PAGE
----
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  1. #1
    Join Date
    Nov 2004

    Unanswered: Creating improved extents

    I have a customer with several tables over several extents. In once case a highly accessed table has 130 extents. Yes I know before you say anything!

    Anyhoo as I understand it to create one big extent with a bit of room for growth, I have to unload the data from the table, modify the extent size then load the data back in. Is this the case or is there a more dynamic way of doing it?

    I doubt it makes a difference but the customer's in question are running on either 7.31 or 9.40 AIX and Linux respectively.

  2. #2
    Join Date
    Aug 2004
    The only way to get rid of those extents is to unload the data, recreate the table with an appropiate extent size (that comes from the volume analisys) and reload the data, there is no other dyamic way to do it, remember also to do the same for all the indexes created for that table.

    Luis Torres

  3. #3
    Join Date
    Mar 2004
    If you have space enough the following process might be faster:
    1. drop all indexes on the table
    2. create a new table with identical definition only another name
    (and correct extent sizes)
    3. move the data with: insert into <t1> select * from <t2>
    4. drop the old table
    5. recreate the indexes

    This is often a lot faster and data remains in the database server. So a liitle more protection.
    A second method I use often is to set the next extent size so big that it can hold all the data. Then alter an index to cluster (and eventually drop the clustering again). This will do a rebuild of the complete table and all the indexes. THis will not solve your problem for 100%, but if done correctly the number of extents is limited to 2 (and this is normally very good). The advanthe of this method that it can be doen without removing constraints etc.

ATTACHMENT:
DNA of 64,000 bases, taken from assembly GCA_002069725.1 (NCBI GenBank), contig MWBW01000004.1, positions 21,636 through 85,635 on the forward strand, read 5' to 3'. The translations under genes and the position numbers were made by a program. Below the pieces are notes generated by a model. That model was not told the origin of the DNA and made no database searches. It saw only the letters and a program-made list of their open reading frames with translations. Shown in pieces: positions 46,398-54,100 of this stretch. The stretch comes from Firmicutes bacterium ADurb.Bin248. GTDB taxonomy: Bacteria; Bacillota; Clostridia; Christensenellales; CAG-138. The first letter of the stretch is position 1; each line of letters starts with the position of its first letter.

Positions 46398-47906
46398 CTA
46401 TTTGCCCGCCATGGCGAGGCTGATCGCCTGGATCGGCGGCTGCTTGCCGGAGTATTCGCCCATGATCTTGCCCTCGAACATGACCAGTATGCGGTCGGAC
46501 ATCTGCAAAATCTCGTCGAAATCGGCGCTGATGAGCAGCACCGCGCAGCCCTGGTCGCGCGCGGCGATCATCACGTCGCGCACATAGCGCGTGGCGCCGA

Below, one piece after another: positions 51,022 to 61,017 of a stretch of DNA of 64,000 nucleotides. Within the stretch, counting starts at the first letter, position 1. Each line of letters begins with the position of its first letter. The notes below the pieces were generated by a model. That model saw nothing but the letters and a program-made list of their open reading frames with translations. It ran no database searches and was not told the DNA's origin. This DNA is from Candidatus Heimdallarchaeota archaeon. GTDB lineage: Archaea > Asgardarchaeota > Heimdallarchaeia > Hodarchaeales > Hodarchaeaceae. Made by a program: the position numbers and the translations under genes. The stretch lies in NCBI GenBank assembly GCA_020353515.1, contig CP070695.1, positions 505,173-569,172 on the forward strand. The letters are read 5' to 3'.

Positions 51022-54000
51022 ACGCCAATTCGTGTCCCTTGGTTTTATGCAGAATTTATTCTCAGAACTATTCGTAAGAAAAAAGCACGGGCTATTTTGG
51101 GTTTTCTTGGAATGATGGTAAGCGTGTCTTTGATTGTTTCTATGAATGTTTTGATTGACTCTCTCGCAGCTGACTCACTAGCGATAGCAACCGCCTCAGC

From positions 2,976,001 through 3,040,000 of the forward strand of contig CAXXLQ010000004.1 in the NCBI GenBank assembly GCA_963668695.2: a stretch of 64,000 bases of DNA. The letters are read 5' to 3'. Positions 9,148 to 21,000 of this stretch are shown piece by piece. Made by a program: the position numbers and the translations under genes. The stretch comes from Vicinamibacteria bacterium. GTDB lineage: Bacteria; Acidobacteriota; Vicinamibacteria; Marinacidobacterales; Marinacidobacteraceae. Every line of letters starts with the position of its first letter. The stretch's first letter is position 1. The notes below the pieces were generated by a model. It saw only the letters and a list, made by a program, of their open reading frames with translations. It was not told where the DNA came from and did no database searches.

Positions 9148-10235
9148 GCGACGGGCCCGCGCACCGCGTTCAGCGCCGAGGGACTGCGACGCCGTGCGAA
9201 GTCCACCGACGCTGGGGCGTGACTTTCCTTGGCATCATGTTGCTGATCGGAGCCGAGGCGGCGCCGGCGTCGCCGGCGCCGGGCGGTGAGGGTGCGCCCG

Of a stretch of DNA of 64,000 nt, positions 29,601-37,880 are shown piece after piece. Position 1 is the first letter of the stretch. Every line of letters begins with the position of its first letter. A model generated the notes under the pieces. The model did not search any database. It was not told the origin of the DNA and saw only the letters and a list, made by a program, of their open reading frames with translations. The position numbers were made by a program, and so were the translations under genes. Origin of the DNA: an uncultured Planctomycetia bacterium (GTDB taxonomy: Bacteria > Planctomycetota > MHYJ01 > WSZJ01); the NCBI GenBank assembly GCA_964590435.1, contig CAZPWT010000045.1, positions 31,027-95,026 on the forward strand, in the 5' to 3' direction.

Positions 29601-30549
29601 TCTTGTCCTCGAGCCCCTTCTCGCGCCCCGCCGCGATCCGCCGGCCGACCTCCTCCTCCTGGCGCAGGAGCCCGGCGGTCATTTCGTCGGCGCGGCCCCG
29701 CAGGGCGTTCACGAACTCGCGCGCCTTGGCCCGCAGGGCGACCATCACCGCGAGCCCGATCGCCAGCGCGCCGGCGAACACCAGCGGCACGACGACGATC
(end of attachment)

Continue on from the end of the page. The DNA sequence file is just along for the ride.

Hope this helps,

    Rob Prop

  4. #4
    Join Date
    Nov 2004


    Thanks for your replies I will try these out

  5. #5
    Join Date
    May 2004
    Thought I should chip in here, setting the initial and next extent sizes do not guarantee you will get them. If there is nowhere on the dbspace that has contigious size to hold the extent then IDS will put the initial/next extent in the largest contigious space.

    So if you have a full dbspace with plenty of other tables (with lots of extents interleaved between each other) you could actually put the newly-created table back in pretty much the same extents as before! Dropping the table would free up 130 different areas of disk, but if there is no area on the dbspace that would fit the extent sizes then IDS might well choose the same areas of the dbspace for the extents as before. Reading the oncheck -pt and -pT output should help determine if this 'swiss cheese' dbspace scenario is in effect... Good luck!
    Keith Brownlow
    ServerMetrics DB Monitoring (

  6. #6
    Join Date
    Nov 2004
    I am planning to create a new chunk with at least enough space for the contiguous extent. I hope by retaining the existing table and copying the rows to a new table will be ok so long as I don't drop the existing table until the new one has been renamed. Luckliy/unluckily depending on how you look at it, I have several tables in this 'mess' so I can try it on a similarly sized table first. Luckily the customer has plenty of free disk space so new chunks shouldn't be a restriction.

  7. #7
    Join Date
    Jan 2005
    You can also disable and then enable your indexes instead of altering them to cluster, which actually orders the physical data in the table according to the index. You should only use cluster indexes in situations where you would be sorting the data in your query. Disabling and Enabling your indexes will rebuild the index without reording the physical data.

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